Honing your BS Detector

Papa Hemingway once said, “The most essential gift for a good writer is a built-in, shock-proof, shit detector.  This is the writer’s radar and all great writers have had it.”  It doesn’t matter if you are a great writer, a hack writer, or have never written so much as an email, that shit detector is one of your most valuable tools.  I won’t pretend to be an expert on reading body language, facial micro-expressions or detecting changes in breathing or skin temperature from across the room, but there are a few sure signs that the person with whom you are conversing is completely full of shit.

1) Non-committal answers

No one likes a soft response.  And most people give them when they have nothing else to say.  But answering a question without saying anything is a skill that all good bullshitters will deploy without thinking twice.  Professional athletes are the best at this.  Listen to any interview Ozzie Smith ever gave during his playing days.  You’ll hear phrases like “one game at a time” and “try my best to help the team.”  He worked really hard to say nothing.  There’s a reason for it.

2) Long, meandering response to a simple question

We’ve all had to tap dance around a topic, and try really hard not to say what we were thinking.  Once you’ve done it, you can tell when your conversation partner is doing it, too.  And just like you, they are doing it to avoid saying something they either can’t say or just don’t want you to hear.

3) Answering a question other than the one you asked

Ever asked one question, only to get a wealth of knowledge about an unrelated item?  You may get plenty of information, though you may not care about any of it.  But with this “accuracy by volume” approach to conversation, the true bullshitter often gets away with saying nothing by saying a lot.

4) A straightforward answer, followed by a hedge

This is the most frustrating of the bunch, I think.  You’ll get an answer, think you’ve made progress in your search for meaning, only to meet with a “at least, as far as I know.  But that could change.”  Then, once their bullshit is uncovered, they have the benefit of plausible deniability on their side.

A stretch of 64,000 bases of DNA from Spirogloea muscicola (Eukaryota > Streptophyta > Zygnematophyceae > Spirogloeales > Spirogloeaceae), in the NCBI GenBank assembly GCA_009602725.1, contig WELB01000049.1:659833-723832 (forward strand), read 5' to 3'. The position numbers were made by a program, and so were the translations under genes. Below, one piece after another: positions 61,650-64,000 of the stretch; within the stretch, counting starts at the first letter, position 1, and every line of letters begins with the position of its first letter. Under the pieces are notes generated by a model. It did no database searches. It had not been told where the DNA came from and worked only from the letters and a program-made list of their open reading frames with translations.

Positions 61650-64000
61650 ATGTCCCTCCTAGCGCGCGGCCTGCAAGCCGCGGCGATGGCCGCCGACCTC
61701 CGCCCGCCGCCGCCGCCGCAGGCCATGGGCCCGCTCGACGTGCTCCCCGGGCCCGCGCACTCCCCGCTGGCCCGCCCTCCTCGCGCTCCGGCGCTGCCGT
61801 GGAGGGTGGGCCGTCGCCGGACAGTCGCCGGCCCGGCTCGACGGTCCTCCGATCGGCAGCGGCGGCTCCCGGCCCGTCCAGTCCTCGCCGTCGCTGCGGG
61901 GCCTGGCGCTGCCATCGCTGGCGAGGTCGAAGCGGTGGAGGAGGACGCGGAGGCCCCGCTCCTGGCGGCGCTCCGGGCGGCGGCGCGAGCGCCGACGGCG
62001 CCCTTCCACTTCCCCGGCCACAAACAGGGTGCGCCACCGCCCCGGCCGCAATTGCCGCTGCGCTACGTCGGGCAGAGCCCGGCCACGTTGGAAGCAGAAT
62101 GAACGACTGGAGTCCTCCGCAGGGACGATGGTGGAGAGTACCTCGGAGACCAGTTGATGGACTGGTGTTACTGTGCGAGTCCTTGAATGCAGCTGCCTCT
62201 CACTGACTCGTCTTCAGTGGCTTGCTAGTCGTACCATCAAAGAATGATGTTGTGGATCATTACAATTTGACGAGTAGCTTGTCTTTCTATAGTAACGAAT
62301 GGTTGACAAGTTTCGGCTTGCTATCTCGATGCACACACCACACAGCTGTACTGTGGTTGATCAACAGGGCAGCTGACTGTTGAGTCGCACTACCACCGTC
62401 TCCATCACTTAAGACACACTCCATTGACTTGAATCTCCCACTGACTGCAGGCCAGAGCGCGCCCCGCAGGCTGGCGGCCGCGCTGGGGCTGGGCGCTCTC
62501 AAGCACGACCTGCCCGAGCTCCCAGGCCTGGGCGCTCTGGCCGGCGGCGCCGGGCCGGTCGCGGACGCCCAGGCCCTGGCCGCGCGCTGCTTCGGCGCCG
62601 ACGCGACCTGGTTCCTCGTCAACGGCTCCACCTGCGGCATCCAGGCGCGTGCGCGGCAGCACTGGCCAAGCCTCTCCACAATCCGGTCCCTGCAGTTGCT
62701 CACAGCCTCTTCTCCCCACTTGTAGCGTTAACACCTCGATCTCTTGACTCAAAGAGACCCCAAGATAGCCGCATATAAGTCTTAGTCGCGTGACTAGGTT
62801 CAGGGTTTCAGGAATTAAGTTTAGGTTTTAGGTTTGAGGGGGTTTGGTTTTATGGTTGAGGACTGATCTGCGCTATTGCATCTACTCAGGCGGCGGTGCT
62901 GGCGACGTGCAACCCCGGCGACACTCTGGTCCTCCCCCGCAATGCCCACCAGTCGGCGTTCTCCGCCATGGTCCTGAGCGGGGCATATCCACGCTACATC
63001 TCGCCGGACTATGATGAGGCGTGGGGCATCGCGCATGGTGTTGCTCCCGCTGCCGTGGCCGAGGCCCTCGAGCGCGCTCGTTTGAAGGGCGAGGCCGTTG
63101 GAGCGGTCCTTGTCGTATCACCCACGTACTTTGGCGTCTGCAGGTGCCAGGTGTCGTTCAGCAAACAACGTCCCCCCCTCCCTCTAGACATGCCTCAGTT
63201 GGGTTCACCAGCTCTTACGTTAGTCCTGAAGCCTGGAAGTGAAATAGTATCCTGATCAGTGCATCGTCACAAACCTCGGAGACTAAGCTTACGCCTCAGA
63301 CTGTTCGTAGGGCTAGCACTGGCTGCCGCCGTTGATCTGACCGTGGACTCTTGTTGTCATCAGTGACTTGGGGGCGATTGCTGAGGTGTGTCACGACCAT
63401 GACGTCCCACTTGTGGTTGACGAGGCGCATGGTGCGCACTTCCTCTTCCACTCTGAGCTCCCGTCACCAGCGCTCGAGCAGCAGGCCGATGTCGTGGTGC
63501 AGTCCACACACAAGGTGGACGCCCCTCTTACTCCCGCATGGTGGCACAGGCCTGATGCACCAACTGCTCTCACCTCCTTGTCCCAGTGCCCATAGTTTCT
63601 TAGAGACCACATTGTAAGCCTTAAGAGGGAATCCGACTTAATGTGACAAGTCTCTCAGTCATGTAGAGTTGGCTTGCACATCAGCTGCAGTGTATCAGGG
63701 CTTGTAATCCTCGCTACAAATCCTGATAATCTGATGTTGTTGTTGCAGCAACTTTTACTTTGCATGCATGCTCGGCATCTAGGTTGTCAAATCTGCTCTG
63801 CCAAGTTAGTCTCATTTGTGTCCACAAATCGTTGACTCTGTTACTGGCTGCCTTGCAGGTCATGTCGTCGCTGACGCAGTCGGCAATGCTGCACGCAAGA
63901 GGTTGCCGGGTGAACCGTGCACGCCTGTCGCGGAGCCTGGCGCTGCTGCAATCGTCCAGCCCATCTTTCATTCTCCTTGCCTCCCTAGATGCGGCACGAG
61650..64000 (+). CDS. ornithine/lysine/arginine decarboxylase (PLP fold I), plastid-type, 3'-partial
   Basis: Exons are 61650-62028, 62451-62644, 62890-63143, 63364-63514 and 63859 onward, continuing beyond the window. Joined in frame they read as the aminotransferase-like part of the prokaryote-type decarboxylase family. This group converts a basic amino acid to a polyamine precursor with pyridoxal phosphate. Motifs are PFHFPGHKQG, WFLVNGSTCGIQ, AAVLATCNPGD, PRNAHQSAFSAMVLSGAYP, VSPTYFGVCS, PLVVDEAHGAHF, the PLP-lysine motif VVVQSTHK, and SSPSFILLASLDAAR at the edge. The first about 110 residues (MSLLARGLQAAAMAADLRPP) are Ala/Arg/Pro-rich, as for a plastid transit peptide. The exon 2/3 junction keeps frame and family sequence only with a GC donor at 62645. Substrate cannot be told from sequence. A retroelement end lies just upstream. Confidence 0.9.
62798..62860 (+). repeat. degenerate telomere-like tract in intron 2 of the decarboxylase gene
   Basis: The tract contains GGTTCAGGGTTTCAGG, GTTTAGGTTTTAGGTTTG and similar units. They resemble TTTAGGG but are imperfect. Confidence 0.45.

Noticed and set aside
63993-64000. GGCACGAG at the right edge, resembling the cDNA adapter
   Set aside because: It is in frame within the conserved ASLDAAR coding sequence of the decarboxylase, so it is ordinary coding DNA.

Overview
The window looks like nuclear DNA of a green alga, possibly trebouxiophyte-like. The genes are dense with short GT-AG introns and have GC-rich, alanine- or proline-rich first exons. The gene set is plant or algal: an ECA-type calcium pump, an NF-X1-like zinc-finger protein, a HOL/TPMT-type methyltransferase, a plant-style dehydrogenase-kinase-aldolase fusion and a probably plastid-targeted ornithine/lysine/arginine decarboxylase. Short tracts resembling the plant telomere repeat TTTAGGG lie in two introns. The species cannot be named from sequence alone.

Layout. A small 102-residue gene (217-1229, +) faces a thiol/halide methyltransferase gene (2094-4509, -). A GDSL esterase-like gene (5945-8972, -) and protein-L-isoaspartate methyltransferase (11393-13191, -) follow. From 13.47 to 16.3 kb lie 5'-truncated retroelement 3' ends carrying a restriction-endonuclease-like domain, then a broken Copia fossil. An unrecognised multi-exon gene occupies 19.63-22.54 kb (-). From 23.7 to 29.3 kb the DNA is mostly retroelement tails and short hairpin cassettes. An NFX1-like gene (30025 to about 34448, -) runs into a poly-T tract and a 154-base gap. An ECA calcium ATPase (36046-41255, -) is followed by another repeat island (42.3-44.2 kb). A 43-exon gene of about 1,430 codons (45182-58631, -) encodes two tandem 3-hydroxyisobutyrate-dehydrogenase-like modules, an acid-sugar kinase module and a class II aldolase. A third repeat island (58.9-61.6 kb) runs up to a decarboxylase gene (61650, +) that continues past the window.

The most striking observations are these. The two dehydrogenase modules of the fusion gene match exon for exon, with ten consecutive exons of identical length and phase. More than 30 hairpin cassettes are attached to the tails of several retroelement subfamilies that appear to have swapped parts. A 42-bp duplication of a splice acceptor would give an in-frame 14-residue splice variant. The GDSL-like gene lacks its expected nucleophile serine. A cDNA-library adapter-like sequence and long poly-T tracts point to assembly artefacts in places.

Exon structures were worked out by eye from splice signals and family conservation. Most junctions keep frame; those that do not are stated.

5) Really big, really technical terms

Anyone who litters their conversation with irrelevant jargon or prodigious verbosity can be  almost assuredly full of shit.  Or a Wharton graduate.  Or both.

 So, what can you do about it?

Nothing.  Mostly, anyway.  Sure, you can try to trap them in written communication, but there’s no reason to think they will be more forthcoming.  You can ask for clarification, but they aren’t likely to suddenly decide to give you the information they have so carefully suppressed.  More than likely, if you call them on using tactic #3, they will switch to tactic #5 and hope you don’t notice.

As an HR practitioner, of course, you’ll see more of this than most people.  More shit gets slung at HR than any other profession, on topics that range from why Dave missed work to Betty’s third grandmother dying this year(six in the last two years, if you are counting).  People managers are known to sling a little as well, of course (“I did all my performance reviews on time!  The computer must have lost them!”), as well as the occasional executive (“This is the last round of layoffs, for sure”) and candidate (“Counter offer?  No, I can’t see accepting a counter offer from my current company, even if they offer one.  It’s not about the money, I really want to work for your organization!”)

Your best defense is to hone your detector so you can tell when the bullshit is being flung in your direction, and then learn to duck.

Comments

  1. This is good shit.

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